The 2021-2022 school year has been hard so far. Last year was a challenge that I embraced from the very beginning, jumping full into the pool with two feet. This year, fatigue has set in … for me and for my students. The fall felt somber, challenging, and forced.
My students have to take a diagnostic test called iReady 3 times a year. To help support their learning outside of class and to support additional growth with math they are expected to work on the iReady lessons for about 45 minutes a week. I know that when they were 7th graders a lot of my students struggled with this requirement. A current grade 8 student, (Willoughby) had started a petition against iReady lessons as the last school year drew to a close. Determined to set a positive stage, I talked with a colleague this summer at length about how to increase student motivation for this platform, held a brainstorming conversation with my students, and made a plan.
We came up with some things:
- Students would work toward a classroom competition goal. Algebra against Algebra and Math 8 against Math 8. After 5 weeks we’d have a party for the winning class in each category.
- An individual goal was also at play – a treat for every 3 one hundred scores in a row, or for 4 scores over 85% or for every 5 over passing.
- A sticker chart on the wall to help keep track and brighten things up – big emojis for 100s, masked emojis for 85+ and a star for 70+ (passing by iReady standards).
- An option to have the assignment each week or to “binge” it and do it across a 5 week spread. *some students did pick the 2nd option, but the platform reporting makes it hard to maintain this over time. Additionally, not many 8th graders were able to manage the complexity, so I dropped the option after the first 5 weeks.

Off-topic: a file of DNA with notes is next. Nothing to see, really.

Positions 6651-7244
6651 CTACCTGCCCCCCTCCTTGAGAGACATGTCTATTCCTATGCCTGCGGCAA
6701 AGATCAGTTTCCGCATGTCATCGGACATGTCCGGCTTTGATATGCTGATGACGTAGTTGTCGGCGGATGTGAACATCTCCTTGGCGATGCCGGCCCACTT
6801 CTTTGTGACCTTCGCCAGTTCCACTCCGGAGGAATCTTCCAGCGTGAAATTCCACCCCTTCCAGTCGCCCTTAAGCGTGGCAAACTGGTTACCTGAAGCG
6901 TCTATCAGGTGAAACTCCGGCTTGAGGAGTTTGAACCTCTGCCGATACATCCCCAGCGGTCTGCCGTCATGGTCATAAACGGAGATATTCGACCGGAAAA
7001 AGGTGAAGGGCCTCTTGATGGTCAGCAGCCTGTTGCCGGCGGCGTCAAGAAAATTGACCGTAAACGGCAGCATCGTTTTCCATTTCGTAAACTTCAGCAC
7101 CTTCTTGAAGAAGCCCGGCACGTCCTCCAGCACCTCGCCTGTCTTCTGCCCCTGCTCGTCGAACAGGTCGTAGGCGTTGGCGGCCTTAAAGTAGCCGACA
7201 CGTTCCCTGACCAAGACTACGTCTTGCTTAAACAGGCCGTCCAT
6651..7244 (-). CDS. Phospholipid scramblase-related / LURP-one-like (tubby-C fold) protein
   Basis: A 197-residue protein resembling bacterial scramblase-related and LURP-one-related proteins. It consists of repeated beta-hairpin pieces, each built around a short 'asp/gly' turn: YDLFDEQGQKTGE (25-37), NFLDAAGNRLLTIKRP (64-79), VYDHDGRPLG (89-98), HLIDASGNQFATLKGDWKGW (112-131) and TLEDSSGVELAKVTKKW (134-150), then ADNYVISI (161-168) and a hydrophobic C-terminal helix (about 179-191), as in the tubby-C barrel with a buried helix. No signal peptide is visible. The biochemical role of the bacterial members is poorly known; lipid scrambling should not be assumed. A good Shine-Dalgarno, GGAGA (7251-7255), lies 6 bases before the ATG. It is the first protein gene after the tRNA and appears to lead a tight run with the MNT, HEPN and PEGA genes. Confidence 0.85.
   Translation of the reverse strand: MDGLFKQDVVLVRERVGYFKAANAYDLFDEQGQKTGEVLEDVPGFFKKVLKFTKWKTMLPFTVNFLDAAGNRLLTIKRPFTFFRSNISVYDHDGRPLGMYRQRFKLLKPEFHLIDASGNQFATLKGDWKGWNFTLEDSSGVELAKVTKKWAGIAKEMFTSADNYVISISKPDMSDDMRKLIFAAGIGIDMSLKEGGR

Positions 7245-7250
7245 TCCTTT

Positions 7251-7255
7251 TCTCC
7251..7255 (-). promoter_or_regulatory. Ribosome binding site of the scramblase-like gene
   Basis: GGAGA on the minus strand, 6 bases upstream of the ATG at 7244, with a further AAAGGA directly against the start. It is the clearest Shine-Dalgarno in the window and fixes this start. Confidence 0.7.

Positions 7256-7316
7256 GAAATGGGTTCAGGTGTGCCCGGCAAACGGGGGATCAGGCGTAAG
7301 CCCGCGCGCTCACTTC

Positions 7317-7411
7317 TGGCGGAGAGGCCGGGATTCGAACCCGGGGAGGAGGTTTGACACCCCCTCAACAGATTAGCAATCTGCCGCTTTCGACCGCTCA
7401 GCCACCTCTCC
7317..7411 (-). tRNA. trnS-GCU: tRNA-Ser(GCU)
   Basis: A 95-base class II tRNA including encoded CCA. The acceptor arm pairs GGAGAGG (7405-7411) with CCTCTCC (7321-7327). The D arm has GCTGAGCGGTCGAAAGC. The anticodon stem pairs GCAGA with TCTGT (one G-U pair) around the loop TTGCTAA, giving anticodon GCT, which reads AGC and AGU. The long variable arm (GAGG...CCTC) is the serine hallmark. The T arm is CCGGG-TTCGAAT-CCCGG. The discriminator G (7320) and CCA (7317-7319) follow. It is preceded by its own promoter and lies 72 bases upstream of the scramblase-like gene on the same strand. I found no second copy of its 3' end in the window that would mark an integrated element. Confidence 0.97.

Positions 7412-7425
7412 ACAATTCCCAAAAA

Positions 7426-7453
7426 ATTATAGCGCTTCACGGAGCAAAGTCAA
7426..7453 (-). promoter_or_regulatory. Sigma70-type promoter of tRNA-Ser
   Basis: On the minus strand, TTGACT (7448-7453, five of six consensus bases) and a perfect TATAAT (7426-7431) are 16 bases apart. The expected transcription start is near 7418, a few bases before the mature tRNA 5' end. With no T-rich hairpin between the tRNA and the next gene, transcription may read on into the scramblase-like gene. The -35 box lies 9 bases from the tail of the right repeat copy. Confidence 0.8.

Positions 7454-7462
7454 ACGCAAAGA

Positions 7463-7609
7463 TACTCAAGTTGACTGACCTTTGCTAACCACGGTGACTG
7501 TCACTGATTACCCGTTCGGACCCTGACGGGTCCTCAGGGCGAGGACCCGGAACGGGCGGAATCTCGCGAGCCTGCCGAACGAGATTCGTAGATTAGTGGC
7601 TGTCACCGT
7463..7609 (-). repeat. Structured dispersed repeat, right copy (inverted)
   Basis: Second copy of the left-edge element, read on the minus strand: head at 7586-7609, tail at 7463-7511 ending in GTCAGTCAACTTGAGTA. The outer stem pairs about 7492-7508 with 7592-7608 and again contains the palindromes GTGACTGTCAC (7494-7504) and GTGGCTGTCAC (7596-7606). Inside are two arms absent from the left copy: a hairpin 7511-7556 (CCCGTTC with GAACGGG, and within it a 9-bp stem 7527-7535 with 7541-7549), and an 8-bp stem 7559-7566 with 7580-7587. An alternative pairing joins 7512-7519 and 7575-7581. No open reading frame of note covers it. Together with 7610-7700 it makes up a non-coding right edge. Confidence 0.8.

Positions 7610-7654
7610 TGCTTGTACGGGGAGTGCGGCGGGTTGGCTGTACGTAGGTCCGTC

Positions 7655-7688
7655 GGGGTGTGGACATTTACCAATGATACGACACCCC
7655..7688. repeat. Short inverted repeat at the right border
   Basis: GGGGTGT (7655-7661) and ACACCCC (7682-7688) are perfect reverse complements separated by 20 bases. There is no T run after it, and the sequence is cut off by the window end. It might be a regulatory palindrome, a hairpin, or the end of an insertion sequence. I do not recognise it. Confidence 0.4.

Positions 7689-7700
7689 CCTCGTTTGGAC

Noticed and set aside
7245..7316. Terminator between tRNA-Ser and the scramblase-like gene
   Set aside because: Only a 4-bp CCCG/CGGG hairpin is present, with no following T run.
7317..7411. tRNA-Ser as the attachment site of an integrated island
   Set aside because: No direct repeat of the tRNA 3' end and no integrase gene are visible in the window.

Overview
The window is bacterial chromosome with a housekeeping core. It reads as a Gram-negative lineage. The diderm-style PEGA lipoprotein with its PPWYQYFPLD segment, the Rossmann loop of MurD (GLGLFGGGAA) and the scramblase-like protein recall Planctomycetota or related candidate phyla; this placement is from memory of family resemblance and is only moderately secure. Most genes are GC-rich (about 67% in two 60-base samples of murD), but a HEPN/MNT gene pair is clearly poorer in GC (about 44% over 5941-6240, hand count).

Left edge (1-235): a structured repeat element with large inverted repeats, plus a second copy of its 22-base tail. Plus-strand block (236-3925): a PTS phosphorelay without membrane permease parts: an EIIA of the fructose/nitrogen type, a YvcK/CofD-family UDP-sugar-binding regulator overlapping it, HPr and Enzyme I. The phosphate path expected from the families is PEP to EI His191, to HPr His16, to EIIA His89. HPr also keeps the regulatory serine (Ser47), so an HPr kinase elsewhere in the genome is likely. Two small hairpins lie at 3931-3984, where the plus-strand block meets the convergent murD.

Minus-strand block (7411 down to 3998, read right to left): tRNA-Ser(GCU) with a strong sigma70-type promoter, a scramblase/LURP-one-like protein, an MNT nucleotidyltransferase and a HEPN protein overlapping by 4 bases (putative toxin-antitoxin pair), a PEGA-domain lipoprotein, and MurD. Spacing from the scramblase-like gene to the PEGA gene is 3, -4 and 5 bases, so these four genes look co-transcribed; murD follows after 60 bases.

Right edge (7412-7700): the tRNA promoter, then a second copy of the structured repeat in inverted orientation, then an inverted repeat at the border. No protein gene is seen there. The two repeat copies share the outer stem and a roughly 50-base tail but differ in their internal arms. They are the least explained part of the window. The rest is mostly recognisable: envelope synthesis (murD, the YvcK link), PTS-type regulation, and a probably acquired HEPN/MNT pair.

- Some kids jumped two feet in and crushed it – many worked much harder than without any incentives.
- Some kids ignored it all together. The incentives didn’t matter to them and/or the platform was unpleasant for them.
- Most kids hit the middle ground – happy to have a treat when it arrived their way, but behavior wasn’t drastically changed due to what we did.
Outside the Box – Enter Mr. Bread
The way I set this up was through a Jamboard that the kids could fill out. They circled their goal for the week and then they reflected on whether they had reached the goal when they turned it in.
I shared with them that my students last year had a lot of fun with Jamboard individual and group assignments creating their own fun end page to add some levity to my life and theirs. Evey took me up on this fun idea and started to submit weekly “Adventures of Mr. Bread” as part of her iReady submissions. I asked her early on if she would be comfortable with Mr. Bread having a featured post. She responded, “Sure” so now he gets to make his debut. Below is a Google Slides presentation that shows Mr. Bread from weeks 1 through the end of our iReady Adventures. I’ll get to that next … but first, enjoy Mr. Bread’s journeys.